How many balls are used in an MLB game?

This is a seemingly simple question with a seemingly simple answer. The answer is that around eight to ten dozen balls are used in each Major League Baseball game. But here we will dissect the answer a little more.

Why would a new ball need to come into play in a baseball game?

There are a lot of reasons that a new ball would need to be put into play in a baseball game. Here is a list of some of the most obvious reasons:

  • The current ball has been damaged in a way that makes it uncomfortable for the pitcher or any other player.
  • The current ball has been hit out of the park or into the crowd as a home run and cannot be retrieved.
  • A foul ball will result in a new ball sometimes.
  • The simpler option is that a player will just want a new ball.

All of these reasons for a new ball will result in the old ball being thrown away and never used again. This means there are a lot of baseball balls on backlog at aver Major League game so that they are prepared for any eventuality when it comes to needing a new ball.

How many balls are used in an MLB game

Surely that is really expensive?

Well, each baseball will cost around $6. So, yes, it is quite expensive to keep that many balls on backlog. Obviously Major League Baseball officials will factor this cost into every game and will have worked out if this is an affordable expense.

To put this price per ball into perspective, if around nine dozen balls are used each game, that is around $648 spent each game just on baseballs. And that’s not even including the shipping price!

How do they afford that every game?

Since baseball is such a popular sport, and Major League Baseball is so well funded, they can afford these throwaway luxuries. They make money in ticket sales, food sales at the stadiums, and even in advertisement.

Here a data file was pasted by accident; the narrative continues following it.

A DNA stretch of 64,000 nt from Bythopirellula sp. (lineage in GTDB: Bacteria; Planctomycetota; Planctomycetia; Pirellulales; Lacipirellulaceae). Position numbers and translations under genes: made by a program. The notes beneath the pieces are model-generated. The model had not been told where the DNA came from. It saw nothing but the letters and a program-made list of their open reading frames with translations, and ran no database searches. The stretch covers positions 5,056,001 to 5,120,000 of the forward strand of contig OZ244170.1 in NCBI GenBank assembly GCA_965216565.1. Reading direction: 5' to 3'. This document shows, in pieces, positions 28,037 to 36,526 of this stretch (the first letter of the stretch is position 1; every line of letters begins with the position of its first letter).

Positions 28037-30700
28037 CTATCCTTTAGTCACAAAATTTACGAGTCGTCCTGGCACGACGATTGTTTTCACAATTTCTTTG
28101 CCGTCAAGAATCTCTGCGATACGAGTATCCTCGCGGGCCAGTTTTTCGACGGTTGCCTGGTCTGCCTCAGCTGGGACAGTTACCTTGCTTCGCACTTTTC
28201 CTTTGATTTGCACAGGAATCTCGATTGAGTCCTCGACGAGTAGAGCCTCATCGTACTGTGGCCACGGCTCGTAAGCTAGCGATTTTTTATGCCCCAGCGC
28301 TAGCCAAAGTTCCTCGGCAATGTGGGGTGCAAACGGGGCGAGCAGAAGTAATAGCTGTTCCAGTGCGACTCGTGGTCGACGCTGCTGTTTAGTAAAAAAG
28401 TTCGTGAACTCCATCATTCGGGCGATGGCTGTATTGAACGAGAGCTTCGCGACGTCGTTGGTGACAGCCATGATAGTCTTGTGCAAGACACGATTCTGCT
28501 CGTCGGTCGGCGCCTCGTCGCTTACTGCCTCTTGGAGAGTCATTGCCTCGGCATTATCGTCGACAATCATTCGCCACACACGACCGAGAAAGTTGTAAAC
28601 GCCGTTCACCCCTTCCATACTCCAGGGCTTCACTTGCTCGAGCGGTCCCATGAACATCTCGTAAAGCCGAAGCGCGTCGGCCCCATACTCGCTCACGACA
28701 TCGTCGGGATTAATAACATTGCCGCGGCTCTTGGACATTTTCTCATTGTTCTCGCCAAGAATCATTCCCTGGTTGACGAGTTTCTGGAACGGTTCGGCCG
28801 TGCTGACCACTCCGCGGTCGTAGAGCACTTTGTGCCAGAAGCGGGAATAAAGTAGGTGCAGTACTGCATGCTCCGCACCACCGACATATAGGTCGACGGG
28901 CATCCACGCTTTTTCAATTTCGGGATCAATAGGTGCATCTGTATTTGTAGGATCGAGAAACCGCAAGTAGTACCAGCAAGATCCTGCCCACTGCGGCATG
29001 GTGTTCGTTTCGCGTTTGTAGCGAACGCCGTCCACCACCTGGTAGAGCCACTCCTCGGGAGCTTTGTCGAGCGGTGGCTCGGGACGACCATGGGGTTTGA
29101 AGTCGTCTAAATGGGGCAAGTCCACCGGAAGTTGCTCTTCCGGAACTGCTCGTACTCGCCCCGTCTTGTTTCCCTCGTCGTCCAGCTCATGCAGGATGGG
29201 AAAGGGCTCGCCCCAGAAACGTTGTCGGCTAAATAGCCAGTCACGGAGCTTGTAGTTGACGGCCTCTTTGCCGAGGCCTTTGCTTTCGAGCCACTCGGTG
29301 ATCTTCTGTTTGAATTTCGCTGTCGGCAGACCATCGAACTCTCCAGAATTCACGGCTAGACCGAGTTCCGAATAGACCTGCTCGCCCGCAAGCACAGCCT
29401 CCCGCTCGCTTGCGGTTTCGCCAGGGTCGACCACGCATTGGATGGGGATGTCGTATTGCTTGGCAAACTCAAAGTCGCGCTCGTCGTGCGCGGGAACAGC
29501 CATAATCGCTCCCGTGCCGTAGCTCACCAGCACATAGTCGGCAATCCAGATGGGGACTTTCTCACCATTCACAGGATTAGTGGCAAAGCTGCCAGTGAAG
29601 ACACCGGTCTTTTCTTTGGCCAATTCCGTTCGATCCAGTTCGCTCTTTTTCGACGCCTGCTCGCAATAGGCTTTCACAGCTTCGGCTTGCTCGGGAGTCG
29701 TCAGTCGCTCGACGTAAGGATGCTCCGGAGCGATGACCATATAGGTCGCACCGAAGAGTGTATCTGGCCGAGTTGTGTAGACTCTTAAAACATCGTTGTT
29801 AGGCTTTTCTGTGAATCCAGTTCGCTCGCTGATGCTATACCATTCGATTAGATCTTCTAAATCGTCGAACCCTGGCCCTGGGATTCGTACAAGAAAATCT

So, Major League Baseball will never need to worry about blowing all of their budget on throwaway baseballs, not even nine dozen of them. $648, although a lot of money, is nothing to a large organization like MLB.

That’s a lot of baseballs, they must take up a lot of space?

The dimensions of a baseball are around 9 to 9 ¼ inches for circumference. They weigh around 5 to 5 ¼ ounces each. The typical baseball that is used for both American and National League baseball will have 108 double stitches.

A baseball will fit into the palm of your hand, but because they are round, they will take up a lot of space and also create a lot of negative space in storage.

So, not only are they expensive, but the amount needed for backlog ready for each game means that a lot of balls will need to be at the ready.

Where do these balls go?

If you look at the fans of baseball, specifically Major League Baseball, you will probably more than likely come across one that has a signed ball. In fact, most Major League Baseball fans will have a signed baseball, and it will probably be one of their prized possessions.

These balls will have been the discarded balls from the game. They either came from a home run, when the ball was hit into the crowd, or it was thrown into the crowd as soon as it came out of play for the reasons we listed before.

Some of the discarded balls may simply be thrown into the garbage, but at least some of them go to the homes of the fans of baseball.

However, since the nature of Major League Baseball allows for such a throwaway mentality when it comes to the baseballs, there will always be an influx of disposed of baseballs. Not all of them will go to fans in the crowd.

Conclusion

The average number of baseballs used in an MLB game is anywhere between eight and ten dozen, so between 96 and 120. That is a lot of baseballs! Because of this, there has to be a huge backlog of balls in storage waiting to be played. A ball can come out of play for a number of reasons: a foul, a homerun, or even that it is damaged.

The cost of each ball is $6, meaning that the cost of a single Major League Baseball game in terms of the number of balls used is around $650, not including shipping.

This is expensive without context, but when you factor in the amount of money that Major League Baseball brings in through ticket sales and advertisement, this is basically small change.

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